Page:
A neurofibroma is a benign, slow-growing nerve sheath tumor, similar to schwannomas. They commonly occur in patients who suffer from neurofibromatosis, a genetic disorder resulting in multiple tumors throughout the body. They can occasionally occur in patients without this genetic abnormality.
Cutaneous neurofibromas grow along small branches of nerves under the skin of patients with neurofibromatosis. They may present as painful lumps under the skin. They are not associated with large nerves and are easily removed.
Larger neurofibromas tend to grow along larger, more important nerves. Unlike schwannomas, however, they are more intimately intertwined with the nerve fibers, making removal more difficult. Nevertheless, with meticulous surgical technique, these difficult tumors may be safely removed, causing few if any deficits.
When a neurofibroma involves a particularly long segment of nerve or nerves, it is called a plexiform neurofibroma. These are generally impossible to remove without removing the entire nerve, necessarily causing a major neurological deficit. Therefore, these variants are not usually subjected to surgery.
A small percentage of plexiform neurofibromas change from benign to malignant and can spread to other parts of the body. These cancers are almost uniformly lethal without aggressive treatment. If a plexiform neurofibroma becomes exceptionally painful and/or begins to rapidly expand, suggestive of cancerous transformation, it must be definitively treated.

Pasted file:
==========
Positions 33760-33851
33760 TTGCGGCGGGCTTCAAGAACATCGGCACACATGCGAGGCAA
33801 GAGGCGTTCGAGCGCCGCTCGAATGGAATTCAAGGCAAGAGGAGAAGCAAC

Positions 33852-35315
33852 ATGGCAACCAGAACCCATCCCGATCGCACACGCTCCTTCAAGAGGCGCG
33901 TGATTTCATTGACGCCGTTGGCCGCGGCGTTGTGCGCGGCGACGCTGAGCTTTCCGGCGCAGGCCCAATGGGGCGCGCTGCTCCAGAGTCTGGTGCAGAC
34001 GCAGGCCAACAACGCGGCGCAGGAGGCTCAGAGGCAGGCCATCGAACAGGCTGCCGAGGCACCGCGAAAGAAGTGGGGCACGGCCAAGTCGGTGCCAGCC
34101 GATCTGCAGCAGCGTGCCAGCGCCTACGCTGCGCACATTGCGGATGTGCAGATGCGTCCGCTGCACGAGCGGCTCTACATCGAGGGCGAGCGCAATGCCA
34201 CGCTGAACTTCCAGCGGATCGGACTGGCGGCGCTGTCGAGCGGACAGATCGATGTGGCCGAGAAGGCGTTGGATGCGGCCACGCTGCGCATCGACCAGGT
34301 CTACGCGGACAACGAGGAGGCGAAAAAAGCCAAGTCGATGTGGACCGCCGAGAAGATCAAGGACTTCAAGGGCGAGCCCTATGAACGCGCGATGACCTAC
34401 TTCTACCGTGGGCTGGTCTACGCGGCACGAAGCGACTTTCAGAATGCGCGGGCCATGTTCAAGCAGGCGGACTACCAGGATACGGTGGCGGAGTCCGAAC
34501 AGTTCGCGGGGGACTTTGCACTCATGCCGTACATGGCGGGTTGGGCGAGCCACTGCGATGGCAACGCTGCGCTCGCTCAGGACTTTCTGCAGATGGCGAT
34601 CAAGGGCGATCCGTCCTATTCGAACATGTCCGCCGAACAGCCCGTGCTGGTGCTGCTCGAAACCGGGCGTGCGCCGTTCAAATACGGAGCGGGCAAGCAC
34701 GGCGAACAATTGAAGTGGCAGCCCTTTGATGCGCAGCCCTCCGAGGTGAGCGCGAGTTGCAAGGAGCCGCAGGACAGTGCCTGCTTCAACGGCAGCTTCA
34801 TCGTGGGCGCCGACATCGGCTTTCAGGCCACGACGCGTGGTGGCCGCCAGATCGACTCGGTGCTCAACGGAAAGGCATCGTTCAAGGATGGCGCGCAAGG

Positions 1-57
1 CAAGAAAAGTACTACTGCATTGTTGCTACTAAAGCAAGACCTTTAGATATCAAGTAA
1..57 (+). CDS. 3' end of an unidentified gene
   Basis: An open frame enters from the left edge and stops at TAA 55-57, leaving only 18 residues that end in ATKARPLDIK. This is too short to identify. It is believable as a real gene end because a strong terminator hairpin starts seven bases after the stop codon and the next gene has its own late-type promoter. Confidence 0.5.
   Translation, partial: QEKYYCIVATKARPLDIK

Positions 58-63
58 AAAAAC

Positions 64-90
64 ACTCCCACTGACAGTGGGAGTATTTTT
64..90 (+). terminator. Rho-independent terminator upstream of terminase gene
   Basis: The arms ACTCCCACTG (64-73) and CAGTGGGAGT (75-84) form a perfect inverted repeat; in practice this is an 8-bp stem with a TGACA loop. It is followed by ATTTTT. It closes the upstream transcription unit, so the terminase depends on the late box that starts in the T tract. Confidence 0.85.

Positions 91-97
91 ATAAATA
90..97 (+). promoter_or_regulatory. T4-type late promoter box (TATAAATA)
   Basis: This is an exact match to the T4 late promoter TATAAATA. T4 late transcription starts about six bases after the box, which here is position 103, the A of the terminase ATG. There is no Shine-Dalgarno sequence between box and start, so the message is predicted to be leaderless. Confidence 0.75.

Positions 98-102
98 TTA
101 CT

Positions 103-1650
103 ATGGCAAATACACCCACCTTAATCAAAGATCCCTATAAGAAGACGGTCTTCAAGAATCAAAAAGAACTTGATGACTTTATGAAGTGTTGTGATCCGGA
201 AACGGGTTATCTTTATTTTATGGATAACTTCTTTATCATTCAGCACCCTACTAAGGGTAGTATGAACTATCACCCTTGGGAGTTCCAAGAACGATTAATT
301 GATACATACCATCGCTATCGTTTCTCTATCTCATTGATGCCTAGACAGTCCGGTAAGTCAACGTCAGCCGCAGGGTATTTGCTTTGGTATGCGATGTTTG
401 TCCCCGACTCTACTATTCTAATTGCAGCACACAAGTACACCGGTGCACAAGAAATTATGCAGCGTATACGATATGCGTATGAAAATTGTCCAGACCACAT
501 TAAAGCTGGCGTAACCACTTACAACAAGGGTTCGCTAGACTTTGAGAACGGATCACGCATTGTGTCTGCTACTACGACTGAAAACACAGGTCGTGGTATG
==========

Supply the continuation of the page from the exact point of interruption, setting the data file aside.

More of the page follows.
There are two types of neurofibromatosis, type 1 and type 2. Type 1 also known as Recklinghausen’s disease affects 1 in every 3,000 people, and cases are typically mild with limited amounts of tumors. Type 2 affects 1 in every 25,000 people.
Common Symptoms of Neurofibroma
Symptoms for type 1 vary depending on the patient. If small skin nerves are involved, lesions may appear as small bumps. If large nerves are affected, elephantiasis (enlargement of affected body parts) may occur.
Diagnosis of Neurofibroma
To properly diagnosis neurofibromatosis type 1, two or more of the following must hold true:
- Two or more neurofibromas
- Six or more brownish discolorations on the skin
- Bigger than 5 mm in diameter in pre-adolescents
- Greater than 15 mm in diameter in adolescents/adults
- Freckling in the armpit/groin area
- Two or more small masses on the iris of the eye
- Bone lesions (sphenoid dysplasia)
- Optic glioma
- First degree relative with neurofibromatosis type 1
The proper diagnosis of neurofibromatosis type 2 requires either of the following:
- Eighth cranial nerve masses on both sides
- An immediate relative with neurofibromatosis type 2, and either an eighth nerve mass on one side or two of the following: meningioma, glioma, schwannoma, or neurofibroma
Treatment Options for Neurofibroma
Typically neurofibromas do not need to be surgically removed. Depending on the type of diagnosis, pain, progressive neurological complications, compression of tissues in close proximity, and the possibility of a malignant tumor, surgical exploration and excision may be considered. Neurofibromas that occur under the skin can be painful, and occur on surfaces subject to pressure. Typically these types of neurofibromas can be removed without creating a neurological deficit.